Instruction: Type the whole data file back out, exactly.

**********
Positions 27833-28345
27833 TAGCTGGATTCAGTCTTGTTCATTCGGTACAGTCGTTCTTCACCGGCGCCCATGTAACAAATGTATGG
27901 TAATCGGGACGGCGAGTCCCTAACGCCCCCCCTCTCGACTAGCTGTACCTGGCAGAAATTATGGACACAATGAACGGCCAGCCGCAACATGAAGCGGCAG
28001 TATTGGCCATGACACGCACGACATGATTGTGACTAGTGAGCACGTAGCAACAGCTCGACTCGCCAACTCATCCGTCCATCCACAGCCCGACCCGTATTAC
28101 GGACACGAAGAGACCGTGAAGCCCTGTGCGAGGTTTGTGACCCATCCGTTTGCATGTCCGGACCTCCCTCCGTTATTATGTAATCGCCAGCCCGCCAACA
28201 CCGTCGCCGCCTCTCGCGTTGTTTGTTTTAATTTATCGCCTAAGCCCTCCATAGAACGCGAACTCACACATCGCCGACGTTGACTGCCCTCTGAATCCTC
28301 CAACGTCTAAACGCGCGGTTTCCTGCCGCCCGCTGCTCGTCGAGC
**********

Positions 27833-28345
27833 TAGCTGGATTCAGTCTTGTTCATTCGGTACAGTCGTTCTTCACCGGCGCCCATGTAACAAATGTATGG
27901 TAATCGGGACGGCGAGTCCCTAACGCCCCCCCTCTCGACTAGCTGTACCTGGCAGAAATTATGGACACAATGAACGGCCAGCCGCAACATGAAGCGGCAG
28001 TATTGGCCATGACACGCACGACATGATTGTGACTAGTGAGCACGTAGCAACAGCTCGACTCGCCAACTCATCCGTCCATCCACAGCCCGACCCGTATTAC
28101 GGACACGAAGAGACCGTGAAGCCCTGTGCGAGGTTTGTGACCCATCCGTTTGCATGTCCGGACCTCCCTCCGTTATTATGTAATCGCCAGCCCGCCAACA
28201 CCGTCGCCGCCTCTCGCGTTGTTTGTTTTAATTTATCGCCTAAGCCCTCCATAGAACGCGAACTCACACATCGCCGACGTTGACTGCCCTCTGAATCCTC
28301 CAACGTCTAAACGCGCGGTTTCCTGCCGCCCGCTGCTCGTCGAGC